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A look at the shareholders of Major Holdings Limited (HKG:1389) can tell us which group is most powerful. Institutions will often hold stock in bigger companies, and we expect to see insiders owning a noticeable percentage of the smaller ones. Warren Buffett said that he likes 'a business with enduring competitive advantages that is run by able and owner-oriented people'. So it's nice to see some insider ownership, because it may suggest that management is owner-oriented.
Major Holdings is a smaller company with a market capitalization of HK$225m, so it may still be flying under the radar of many institutional investors. Our analysis of the ownership of the company, below, shows that institutional investors have not yet purchased shares. We can zoom in on the different ownership groups, to learn more about 1389.
What Does The Lack Of Institutional Ownership Tell Us About Major Holdings?
We don't tend to see institutional investors holding stock of companies that are very risky, thinly traded, or very small. Though we do sometimes see large companies without institutions on the register, it's not particularly common.
There could be various reasons why no institutions own shares in a company. Typically, small, newly listed companies don't attract much attention from fund managers, because it would not be possible for large fund managers to build a meaningful position in the company. Alternatively, there might be something about the company that has kept institutional investors away. Institutional investors may not find the historic growth of the business impressive, or there might be other factors at play. You can see the past revenue performance of Major Holdings, for yourself, below.
Major Holdings is not owned by hedge funds. As far I can tell there isn't analyst coverage of the company, so it is probably flying under the radar.
Insider Ownership Of Major Holdings
While the precise definition of an insider can be subjective, almost everyone considers board members to be insiders. Management ultimately answers to the board. However, it is not uncommon for managers to be executive board members, especially if they are a founder or the CEO.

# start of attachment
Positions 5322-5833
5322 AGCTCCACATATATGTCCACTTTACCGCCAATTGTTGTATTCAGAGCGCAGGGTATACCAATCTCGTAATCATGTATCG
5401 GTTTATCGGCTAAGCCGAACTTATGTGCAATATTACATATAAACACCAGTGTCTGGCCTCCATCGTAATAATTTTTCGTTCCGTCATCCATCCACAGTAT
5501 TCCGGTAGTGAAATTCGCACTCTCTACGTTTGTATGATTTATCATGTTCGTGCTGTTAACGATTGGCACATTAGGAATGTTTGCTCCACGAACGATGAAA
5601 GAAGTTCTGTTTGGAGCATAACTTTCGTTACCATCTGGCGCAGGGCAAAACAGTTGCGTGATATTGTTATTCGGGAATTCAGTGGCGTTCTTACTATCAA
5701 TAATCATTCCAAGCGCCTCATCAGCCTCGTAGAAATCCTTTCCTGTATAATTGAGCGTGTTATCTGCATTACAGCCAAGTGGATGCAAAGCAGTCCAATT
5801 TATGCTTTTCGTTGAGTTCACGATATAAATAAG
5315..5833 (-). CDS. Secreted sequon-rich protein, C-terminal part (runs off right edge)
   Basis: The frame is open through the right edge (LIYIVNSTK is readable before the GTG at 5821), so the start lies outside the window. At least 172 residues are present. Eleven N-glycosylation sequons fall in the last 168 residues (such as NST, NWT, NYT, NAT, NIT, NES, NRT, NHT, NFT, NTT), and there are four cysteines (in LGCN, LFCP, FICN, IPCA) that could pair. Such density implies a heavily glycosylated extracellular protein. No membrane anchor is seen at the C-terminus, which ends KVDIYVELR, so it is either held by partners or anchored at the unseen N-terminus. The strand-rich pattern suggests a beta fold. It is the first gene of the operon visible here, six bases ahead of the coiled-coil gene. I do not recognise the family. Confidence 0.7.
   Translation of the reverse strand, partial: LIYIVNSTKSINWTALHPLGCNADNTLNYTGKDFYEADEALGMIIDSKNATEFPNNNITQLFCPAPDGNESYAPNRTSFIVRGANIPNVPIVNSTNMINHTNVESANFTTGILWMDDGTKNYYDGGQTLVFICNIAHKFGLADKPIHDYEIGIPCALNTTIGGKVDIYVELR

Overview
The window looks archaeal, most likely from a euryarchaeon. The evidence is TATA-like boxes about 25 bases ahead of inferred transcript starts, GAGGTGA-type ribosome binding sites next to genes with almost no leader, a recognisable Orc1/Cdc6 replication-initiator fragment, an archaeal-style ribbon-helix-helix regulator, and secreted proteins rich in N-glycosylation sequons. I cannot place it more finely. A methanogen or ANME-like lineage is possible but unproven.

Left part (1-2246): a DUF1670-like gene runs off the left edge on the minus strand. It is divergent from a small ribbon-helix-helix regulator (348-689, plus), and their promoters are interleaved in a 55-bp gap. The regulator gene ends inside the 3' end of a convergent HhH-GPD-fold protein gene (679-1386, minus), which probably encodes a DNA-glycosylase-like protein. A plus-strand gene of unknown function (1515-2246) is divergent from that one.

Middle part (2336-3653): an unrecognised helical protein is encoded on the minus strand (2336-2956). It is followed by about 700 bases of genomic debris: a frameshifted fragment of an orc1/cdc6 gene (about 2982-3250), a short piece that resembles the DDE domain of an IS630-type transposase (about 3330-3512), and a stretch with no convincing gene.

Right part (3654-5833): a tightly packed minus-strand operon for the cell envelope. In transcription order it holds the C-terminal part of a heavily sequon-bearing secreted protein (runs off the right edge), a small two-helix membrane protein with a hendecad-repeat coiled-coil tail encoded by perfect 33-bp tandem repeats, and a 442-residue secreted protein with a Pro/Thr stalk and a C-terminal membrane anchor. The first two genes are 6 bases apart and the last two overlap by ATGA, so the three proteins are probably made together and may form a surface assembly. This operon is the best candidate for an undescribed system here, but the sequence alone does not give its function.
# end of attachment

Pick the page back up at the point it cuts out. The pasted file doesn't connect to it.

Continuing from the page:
I generally consider insider ownership to be a good thing. However, on some occasions it makes it more difficult for other shareholders to hold the board accountable for decisions.
It seems that insiders own more than half the Major Holdings Limited stock. This gives them a lot of power. That means they own HK$155m worth of shares in the HK$225m company. That's quite meaningful. Most would argue this is a positive, showing strong alignment with shareholders. You can click here to see if those insiders have been buying or selling.
General Public Ownership
With a 31% ownership, the general public have some degree of sway over 1389. This size of ownership, while considerable, may not be enough to change company policy if the decision is not in sync with other large shareholders.
While it is well worth considering the different groups that own a company, there are other factors that are even more important.
I always like to check for a history of revenue growth. You can too, by accessing this free chart of historic revenue and earnings in this detailed graph.
Of course this may not be the best stock to buy. Therefore, you may wish to see our free collection of interesting prospects boasting favorable financials.
NB: Figures in this article are calculated using data from the last twelve months, which refer to the 12-month period ending on the last date of the month the financial statement is dated. This may not be consistent with full year annual report figures.
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